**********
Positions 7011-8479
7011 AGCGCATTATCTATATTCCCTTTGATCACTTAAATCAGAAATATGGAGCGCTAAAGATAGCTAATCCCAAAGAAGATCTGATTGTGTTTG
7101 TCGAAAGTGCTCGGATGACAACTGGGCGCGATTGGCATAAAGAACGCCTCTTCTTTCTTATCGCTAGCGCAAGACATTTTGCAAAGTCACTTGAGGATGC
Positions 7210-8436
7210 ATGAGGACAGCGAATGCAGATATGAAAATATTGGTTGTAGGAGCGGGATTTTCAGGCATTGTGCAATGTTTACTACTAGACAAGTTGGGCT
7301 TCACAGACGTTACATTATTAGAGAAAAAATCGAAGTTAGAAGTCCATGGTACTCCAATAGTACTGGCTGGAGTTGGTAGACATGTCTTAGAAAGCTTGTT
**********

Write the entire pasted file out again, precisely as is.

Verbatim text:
Positions 7011-8479
7011 AGCGCATTATCTATATTCCCTTTGATCACTTAAATCAGAAATATGGAGCGCTAAAGATAGCTAATCCCAAAGAAGATCTGATTGTGTTTG
7101 TCGAAAGTGCTCGGATGACAACTGGGCGCGATTGGCATAAAGAACGCCTCTTCTTTCTTATCGCTAGCGCAAGACATTTTGCAAAGTCACTTGAGGATGC
Positions 7210-8436
7210 ATGAGGACAGCGAATGCAGATATGAAAATATTGGTTGTAGGAGCGGGATTTTCAGGCATTGTGCAATGTTTACTACTAGACAAGTTGGGCT
7301 TCACAGACGTTACATTATTAGAGAAAAAATCGAAGTTAGAAGTCCATGGTACTCCAATAGTACTGGCTGGAGTTGGTAGACATGTCTTAGAAAGCTTGTT